The strengths of our review include extensive literature searches and the use of a mixed-method streamed approach to address the multi-perspective aims of the review. The perspectives of service providers and service users were integrated with the findings from the literature. The main limitations of our review are that the included studies rarely characterised conceptions and pregnancies in young women and girls as ‘unintended’ or as ‘planned’. The interventions were often in place to provide alternatives to second pregnancies through programmes of empowerment, education and social contact, but without regard to intention.

Implications for research

The paucity of well-conducted research in this area, together with a lack of good candidate interventions, indicates that there is still considerable scope for investigating both methods for reducing repeat unintended conceptions in young women and for evidencing their effectiveness. It is important to consider the views of young people and to design interventions to address their motivations and beliefs as well as their practical needs. There is a necessity for more research on hard-to-reach groups who may be particularly vulnerable to repeat adolescent conceptions; however, it was not possible to clearly identify such groups in this review because of the lack of evidence. These groups could include looked-after children, drug or alcohol users, sex workers, homeless young people, asylum seekers and those caught up in the justice system. The likelihood of conducting randomised trials may be low in these subgroups because of the difficulties inherent in identifying, recruiting and retaining such young people in studies; therefore, high-quality qualitative research is recommended.

Implications for clinicians and policy makers

Whilst adolescent conceptions rates in the UK and elsewhere in Europe have fallen over recent years, the challenge and health impact of adolescent pregnancy first pregnancy in young women remains significant. We found a paucity of well-conducted research in this area and a lack of good candidate interventions. The realist findings indicate that new interventions need to include the perspectives of young mothers and to emphasise mechanisms such as connectedness and tailoring. Clinicians and policy makers need to be aware of barriers experienced by service users. These could be physical barriers, such as difficulty in getting to services through transport difficulties, to psychological barriers of feeling judged by health-care professionals or reception staff when booking appointments. The effectiveness and cost-effectiveness of new interventions need to be tested in suitably powered RCTs and concurrent economic evaluations.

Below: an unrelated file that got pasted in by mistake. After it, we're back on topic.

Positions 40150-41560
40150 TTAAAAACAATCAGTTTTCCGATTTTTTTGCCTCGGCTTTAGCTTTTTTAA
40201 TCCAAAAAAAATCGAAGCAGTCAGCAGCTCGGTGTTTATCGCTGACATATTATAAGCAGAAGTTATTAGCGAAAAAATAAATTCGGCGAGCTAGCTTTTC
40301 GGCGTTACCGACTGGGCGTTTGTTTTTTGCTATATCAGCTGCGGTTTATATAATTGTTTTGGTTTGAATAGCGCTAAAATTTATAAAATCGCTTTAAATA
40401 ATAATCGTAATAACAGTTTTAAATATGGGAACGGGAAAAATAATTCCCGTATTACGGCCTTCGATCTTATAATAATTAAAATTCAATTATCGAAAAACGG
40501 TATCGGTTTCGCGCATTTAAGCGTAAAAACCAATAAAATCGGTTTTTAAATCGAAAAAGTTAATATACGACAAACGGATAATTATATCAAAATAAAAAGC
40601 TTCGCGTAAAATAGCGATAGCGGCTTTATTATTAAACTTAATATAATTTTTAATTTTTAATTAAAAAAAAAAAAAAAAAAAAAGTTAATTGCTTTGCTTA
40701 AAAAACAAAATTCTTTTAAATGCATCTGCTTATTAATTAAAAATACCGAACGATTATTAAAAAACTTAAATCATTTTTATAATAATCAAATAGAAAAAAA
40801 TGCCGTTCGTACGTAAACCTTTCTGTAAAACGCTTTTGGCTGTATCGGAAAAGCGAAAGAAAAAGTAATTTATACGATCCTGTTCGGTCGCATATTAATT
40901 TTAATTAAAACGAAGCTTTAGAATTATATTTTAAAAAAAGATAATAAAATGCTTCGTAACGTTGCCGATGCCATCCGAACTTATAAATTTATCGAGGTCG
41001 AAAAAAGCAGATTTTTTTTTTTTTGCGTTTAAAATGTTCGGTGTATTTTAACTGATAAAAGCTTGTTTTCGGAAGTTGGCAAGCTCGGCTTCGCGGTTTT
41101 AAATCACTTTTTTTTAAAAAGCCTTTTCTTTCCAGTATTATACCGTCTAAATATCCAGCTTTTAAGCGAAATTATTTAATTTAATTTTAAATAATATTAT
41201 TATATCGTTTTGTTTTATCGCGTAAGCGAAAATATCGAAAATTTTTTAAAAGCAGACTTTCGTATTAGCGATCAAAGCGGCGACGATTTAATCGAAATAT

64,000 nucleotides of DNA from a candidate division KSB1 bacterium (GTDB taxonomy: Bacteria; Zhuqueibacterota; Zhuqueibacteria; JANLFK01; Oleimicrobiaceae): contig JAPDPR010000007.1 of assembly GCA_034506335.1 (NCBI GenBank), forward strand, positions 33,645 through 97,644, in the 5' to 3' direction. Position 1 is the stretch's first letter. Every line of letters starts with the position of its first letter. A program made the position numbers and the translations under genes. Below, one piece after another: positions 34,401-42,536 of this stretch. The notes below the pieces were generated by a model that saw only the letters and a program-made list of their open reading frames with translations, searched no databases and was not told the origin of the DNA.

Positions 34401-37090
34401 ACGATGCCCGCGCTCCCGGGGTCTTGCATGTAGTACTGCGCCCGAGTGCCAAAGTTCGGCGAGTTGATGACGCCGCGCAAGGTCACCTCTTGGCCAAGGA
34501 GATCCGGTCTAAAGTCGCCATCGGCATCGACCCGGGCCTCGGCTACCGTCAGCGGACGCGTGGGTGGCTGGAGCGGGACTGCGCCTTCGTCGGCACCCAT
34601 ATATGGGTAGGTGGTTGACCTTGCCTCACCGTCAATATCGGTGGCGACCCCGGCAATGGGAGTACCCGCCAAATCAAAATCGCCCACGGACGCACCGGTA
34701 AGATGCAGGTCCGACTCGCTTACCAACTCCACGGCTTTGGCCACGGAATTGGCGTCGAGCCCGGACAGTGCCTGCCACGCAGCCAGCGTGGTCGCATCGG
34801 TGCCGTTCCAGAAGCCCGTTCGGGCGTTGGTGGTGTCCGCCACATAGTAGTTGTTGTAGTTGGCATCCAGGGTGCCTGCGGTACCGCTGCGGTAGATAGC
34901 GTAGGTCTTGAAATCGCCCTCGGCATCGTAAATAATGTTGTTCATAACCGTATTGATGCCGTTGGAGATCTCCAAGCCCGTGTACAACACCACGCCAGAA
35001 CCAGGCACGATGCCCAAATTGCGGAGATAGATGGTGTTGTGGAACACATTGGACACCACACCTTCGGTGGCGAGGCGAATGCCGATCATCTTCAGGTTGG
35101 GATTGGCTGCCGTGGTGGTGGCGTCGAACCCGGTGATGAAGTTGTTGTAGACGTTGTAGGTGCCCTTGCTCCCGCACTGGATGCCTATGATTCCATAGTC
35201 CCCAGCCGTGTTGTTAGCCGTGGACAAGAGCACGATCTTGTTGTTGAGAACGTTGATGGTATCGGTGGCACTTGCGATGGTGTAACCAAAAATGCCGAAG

Conclusions

No conclusive evidence for the effectiveness of any interventions to reduce repeat pregnancy in young mothers was identified. However, ‘the absence of evidence is not evidence of absence’.

There was some, weak quantitative evidence indicating that home-delivered, multi-component, complex psychosocial interventions may be effective in reducing conceptions in young mothers and subsequent births, and may help young mothers to remain in education. This evidence was strengthened and supported by the qualitative evidence and realist synthesis. More rigorously conducted and better-reported studies are needed, and the other goals of adolescent parenting programmes, beyond simple reduction in the incidence of pregnancy, need to be subjected to rigorous quantitative scrutiny.

Abbreviations

AIDS: 

Acquired immunodeficiency syndrome

ASSIA: 

Applied Social Sciences Index and Abstracts

BiblioMap: 

The EPPI-Centre register of health promotion and public health research

BNI: 

British Nursing Index

CAMI: 

Computer-Assisted Motivational Interviewing

CAMI+: 

Computer-Assisted Motivational Interviewing with a multi-part home visit programme

CART: 

Completeness, Accuracy, Relevance and Timeliness

CBA: 

Cost benefit analysis

CERQual: 

Confidence in the Evidence from Reviews of Qualitative research

CI: 

Confidence interval

CINAHL: 

Cumulative Index to Nursing and Allied Health Literature

CONSORT: 

Consolidated Standards of Reporting Trials

EconLit: 

American Economic Association’s electronic bibliography

EIP: 

Early Intervention Program

Embase: 

Excerpta Medica database

EPOC: 

Effective practice and organisation of care

EPPI-Centre: 

Evidence for Policy and Practice Information and Co-ordinating Centre

ERIC: 

Educational Resource Index and Abstracts

GRADE: 

Grading of Recommendations Assessment, Development and Evaluation

HIV: 

Human immunodeficiency virus

ICER: 

Incremental cost-effectiveness ratio

INTERUPT: 

Intervention Now To Eliminate Repeat Unintended Pregnancy in Teenagers

ITS: 

Interrupted time series

IUCD: 

Intra-uterine contraceptive device

IUD: 

Intrauterine device

LARC: 

Long acting reversible contraceptive

MMAT: